Review By Lisa Lanzi
Yevgeny Vakhtangov (13 February 1883 – 29 May 1922) was a Russian-Armenian actor and theatre director and friend and mentor of Michael Chekhov. He was greatly influenced by the theatrical experiments of Vsevolod Meyerhold and the more psychological techniques of his teachers, Konstantin Stanislavski and Leopold Sulerzhitsky. Vakhtangov created an actor’s studio and school and eventually, in 1926, the Theatre named in his honour was built and became home to the now world-famous Academy and Company. Theatre practitioners Lee Strasberg and Berthold Brecht have both hailed Vakhtangov for his dedication and perseverance in developing deeply intellectual, memorable and impactful work with Brecht identifying four defining pillars of Vakhtangov’s work and legacy : 1. Theatre is theatre; 2. The how, not the what, 3. More composition; 4. Greater inventiveness and imagination.
I was wary of experiencing this theatrical masterpiece as a live stream from Moscow - 7:00pm for us, 11:30am for the performers and Russian audience. However my fears were very quickly allayed as the quality of the vision and sound was impeccable. Rachel Healy and Neil Armfield, Artistic Directors of the Adelaide Festival, and their phenomenal team are to be congratulated for such an innovative solution to our Covid-affected arts and cultural landscape this year : Eugene Onegin is one of four live-streamed international events this Festival.
Acclaimed director Rimas Tuminas (idea, script and exquisite staging) has distilled Pushkin’s beloved verse-novel (composed in a particular rhyming stanza structure that came to be known as a 'Pushkin sonnet') into key moments from the story of Onegin and other characters with a focus on relationships and symbolism. Set in imperial Russia during the 1820s, the Pushkin’s literature has been described as historical treatise documenting St Petersburg societal norms, the Russian literary critic Belinsky (1811-1848) calling Eugene Onegin ‘an encyclopaedia of Russian life.’
Characters are depicted at different moments in time, past and present, so that the throughout the 3.5 hour production the audience observes the mature, introspective Onegin juxtaposed with his younger self as he sets in motion the doomed events as well as the older Lensky, as he may have developed if he had lived, observing himself in the past. Another character, the Retired Hussar (Artur Ivanov) serves as narrator with fierce physicality and in a role that often marked transitions from spoken to musical with a defining, startling and punchy movement in perfect synchrony with the orchestral blast of sound.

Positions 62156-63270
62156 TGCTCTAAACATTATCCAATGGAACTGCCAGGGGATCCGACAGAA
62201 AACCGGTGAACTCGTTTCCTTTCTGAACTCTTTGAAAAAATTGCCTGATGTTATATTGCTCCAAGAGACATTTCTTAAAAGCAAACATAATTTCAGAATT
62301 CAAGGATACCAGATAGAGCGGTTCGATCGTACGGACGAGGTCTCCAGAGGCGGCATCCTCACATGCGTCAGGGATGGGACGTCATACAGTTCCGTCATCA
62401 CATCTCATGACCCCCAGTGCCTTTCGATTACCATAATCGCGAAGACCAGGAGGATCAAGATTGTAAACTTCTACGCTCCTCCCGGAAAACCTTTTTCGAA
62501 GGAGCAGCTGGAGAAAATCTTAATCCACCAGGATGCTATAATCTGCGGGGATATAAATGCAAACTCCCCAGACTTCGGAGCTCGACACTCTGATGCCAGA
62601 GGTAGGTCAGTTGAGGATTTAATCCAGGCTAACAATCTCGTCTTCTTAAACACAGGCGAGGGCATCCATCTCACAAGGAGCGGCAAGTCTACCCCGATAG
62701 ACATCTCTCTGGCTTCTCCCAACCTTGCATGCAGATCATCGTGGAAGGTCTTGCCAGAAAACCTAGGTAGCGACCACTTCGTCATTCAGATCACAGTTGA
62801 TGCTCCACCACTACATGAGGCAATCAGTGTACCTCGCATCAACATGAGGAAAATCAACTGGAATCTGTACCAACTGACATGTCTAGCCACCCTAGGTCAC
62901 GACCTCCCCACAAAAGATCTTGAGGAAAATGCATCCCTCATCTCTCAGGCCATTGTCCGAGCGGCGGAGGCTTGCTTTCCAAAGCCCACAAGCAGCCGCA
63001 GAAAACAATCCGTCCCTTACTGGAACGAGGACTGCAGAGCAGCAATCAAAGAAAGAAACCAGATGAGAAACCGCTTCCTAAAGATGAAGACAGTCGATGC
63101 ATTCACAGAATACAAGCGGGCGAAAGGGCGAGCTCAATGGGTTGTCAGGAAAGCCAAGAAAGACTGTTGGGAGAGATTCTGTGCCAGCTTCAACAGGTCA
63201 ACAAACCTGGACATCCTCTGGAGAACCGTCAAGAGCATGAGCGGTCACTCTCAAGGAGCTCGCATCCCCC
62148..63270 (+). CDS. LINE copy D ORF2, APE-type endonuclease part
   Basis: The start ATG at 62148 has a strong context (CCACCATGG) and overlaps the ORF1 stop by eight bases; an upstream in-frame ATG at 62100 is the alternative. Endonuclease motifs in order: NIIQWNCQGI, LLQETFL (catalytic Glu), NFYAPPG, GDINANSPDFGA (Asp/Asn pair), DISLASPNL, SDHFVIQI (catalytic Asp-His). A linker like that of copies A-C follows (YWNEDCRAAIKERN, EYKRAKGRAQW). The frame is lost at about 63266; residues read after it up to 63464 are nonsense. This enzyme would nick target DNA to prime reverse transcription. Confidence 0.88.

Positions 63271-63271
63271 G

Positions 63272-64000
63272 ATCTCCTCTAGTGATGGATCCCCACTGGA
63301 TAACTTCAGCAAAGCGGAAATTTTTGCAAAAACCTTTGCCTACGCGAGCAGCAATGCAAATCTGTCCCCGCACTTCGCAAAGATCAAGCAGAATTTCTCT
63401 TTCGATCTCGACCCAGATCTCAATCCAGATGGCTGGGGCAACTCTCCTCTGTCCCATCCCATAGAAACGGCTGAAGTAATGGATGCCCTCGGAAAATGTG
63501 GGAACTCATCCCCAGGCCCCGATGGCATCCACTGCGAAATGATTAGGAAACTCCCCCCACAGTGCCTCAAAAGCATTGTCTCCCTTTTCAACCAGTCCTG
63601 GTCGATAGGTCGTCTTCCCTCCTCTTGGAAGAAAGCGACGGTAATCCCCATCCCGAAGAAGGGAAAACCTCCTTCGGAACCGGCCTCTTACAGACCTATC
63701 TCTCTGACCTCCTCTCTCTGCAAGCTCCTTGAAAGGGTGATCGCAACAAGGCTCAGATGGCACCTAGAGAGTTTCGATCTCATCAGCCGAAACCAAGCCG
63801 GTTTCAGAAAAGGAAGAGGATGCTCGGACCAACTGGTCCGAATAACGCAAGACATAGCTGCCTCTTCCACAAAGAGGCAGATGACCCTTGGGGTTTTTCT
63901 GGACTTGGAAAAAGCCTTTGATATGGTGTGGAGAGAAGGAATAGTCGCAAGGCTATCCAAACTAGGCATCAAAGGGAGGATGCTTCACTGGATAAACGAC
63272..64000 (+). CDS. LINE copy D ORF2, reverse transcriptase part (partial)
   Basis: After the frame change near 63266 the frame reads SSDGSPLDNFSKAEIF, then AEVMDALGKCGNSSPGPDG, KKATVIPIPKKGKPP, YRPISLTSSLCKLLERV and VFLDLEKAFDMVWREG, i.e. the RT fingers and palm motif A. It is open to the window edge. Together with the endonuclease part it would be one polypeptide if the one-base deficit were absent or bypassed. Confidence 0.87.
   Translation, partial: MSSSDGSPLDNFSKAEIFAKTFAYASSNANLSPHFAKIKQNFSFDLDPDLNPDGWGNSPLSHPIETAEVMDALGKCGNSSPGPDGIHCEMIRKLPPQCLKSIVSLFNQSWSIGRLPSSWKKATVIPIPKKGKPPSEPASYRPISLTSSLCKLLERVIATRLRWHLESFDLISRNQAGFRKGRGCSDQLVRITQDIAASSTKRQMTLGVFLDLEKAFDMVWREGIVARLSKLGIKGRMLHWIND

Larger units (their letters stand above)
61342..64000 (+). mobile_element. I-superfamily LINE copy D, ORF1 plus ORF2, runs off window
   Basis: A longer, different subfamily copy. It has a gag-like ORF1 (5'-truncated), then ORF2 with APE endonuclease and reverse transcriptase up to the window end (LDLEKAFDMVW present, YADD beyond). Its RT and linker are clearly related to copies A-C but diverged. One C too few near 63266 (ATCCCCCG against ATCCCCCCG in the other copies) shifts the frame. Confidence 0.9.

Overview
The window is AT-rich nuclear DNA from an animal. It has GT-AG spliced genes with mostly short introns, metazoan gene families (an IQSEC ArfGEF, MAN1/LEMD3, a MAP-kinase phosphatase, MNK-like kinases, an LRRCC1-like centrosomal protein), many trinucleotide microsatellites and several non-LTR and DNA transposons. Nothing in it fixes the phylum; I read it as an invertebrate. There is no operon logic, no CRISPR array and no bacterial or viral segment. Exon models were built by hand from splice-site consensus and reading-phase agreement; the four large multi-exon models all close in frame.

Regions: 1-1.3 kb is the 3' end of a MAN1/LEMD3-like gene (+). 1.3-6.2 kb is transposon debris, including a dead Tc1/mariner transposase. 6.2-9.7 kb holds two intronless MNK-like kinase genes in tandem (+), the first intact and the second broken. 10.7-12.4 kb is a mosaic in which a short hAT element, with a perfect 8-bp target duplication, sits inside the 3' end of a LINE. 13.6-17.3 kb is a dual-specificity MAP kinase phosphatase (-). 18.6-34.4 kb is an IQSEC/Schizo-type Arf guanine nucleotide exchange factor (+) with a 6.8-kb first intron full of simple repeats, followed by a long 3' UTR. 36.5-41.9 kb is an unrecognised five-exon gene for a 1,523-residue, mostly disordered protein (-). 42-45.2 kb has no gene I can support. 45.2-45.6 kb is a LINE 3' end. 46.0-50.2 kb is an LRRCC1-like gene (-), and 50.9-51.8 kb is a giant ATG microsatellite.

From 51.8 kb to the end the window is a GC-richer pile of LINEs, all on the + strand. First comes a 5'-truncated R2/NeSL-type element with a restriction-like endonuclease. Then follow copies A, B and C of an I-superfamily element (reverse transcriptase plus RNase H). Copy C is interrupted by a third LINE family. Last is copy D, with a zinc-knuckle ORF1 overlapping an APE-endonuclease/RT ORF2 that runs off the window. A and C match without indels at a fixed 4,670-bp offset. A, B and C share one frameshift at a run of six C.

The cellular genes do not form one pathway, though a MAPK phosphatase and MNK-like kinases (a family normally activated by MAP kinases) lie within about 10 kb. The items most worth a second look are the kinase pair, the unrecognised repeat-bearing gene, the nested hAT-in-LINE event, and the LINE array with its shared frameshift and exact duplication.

Physicality (both movement and stature/positioning) is a seamless and sublime feature of this production. The setting is part dismal ballet studio, part gentleman’s study with a central area that shifts from snowstorm to bedroom to celebration and more. The rear of the stage is covered by a dull, distorted mirror showing a sinister reflection of the action and much use is made of props which the characters shift and interact with like an extension of their inner state : Tatyana (a spellbinding Olga Lerman) drags, lifts and lies upon a bench seat in an anguished scene. The chorus of ‘dancers’ in neutral, slightly grimy white shifts from the initial ballet class opening all speak, sing and move with eloquence and power as they morph into the roles of friends, relatives and party-goers throughout. A piano accordion is at first a constant presence strapped to Olga’s chest (is also played by Maria Volkova) seems to accord with her light-heartedness. All the performers move with assurance and strength which compliments their astonishing diction and vocal power, and surely stems from the impeccable training they have undergone.
The dialogue is in Russian (and some French) with subtitles in English. The language is rich and musical and the actors, uttering very long lines of the original Pushkin text, are simply enthralling by virtue of their focus, intention, characterization and presence. Lerman as Tatyana, Ivanov as the Retired Hussar and Yury Shlykov as The Prince (Tatyana’s eventual spouse) in particular were actors with spell - it was difficult to shift your eyes from them whether speaking or silent.
Tuminas has taken a different and very creative approach to Eugene Onegin which has been represented in opera, ballet and film many times. The magnificently successful melding of language, song, music (composer Faustas Latenas) and movement (choreographer Anzelika Cholina) with the imposing set and lighting design situates this production as a landmark theatrical work that I feel privileged to have seen.
“So meanwhile, friends, enjoy your blessing: This fragile life that hurries so!” Alexander Pushkin, from Eugene Onegin.